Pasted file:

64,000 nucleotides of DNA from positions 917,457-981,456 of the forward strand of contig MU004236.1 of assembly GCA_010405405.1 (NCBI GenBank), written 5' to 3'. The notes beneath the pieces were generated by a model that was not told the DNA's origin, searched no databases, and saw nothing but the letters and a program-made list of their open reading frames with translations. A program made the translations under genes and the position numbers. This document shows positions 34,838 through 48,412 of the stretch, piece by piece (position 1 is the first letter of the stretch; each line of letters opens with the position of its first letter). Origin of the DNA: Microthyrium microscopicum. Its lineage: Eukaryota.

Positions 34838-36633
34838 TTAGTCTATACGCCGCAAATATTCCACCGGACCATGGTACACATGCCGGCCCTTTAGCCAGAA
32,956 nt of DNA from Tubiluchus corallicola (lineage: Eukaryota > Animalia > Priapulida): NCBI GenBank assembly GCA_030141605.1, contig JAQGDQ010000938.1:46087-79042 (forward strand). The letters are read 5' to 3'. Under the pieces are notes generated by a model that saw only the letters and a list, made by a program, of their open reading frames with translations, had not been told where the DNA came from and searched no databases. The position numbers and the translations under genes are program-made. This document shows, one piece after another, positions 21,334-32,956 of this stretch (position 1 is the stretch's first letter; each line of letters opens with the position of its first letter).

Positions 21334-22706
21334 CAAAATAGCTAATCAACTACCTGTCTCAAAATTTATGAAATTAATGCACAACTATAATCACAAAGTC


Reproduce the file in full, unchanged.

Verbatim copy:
64,000 nucleotides of DNA from positions 917,457-981,456 of the forward strand of contig MU004236.1 of assembly GCA_010405405.1 (NCBI GenBank), written 5' to 3'. The notes beneath the pieces were generated by a model that was not told the DNA's origin, searched no databases, and saw nothing but the letters and a program-made list of their open reading frames with translations. A program made the translations under genes and the position numbers. This document shows positions 34,838 through 48,412 of the stretch, piece by piece (position 1 is the first letter of the stretch; each line of letters opens with the position of its first letter). Origin of the DNA: Microthyrium microscopicum. Its lineage: Eukaryota.

Positions 34838-36633
34838 TTAGTCTATACGCCGCAAATATTCCACCGGACCATGGTACACATGCCGGCCCTTTAGCCAGAA
32,956 nt of DNA from Tubiluchus corallicola (lineage: Eukaryota > Animalia > Priapulida): NCBI GenBank assembly GCA_030141605.1, contig JAQGDQ010000938.1:46087-79042 (forward strand). The letters are read 5' to 3'. Under the pieces are notes generated by a model that saw only the letters and a list, made by a program, of their open reading frames with translations, had not been told where the DNA came from and searched no databases. The position numbers and the translations under genes are program-made. This document shows, one piece after another, positions 21,334-32,956 of this stretch (position 1 is the stretch's first letter; each line of letters opens with the position of its first letter).

Positions 21334-22706
21334 CAAAATAGCTAATCAACTACCTGTCTCAAAATTTATGAAATTAATGCACAACTATAATCACAAAGTC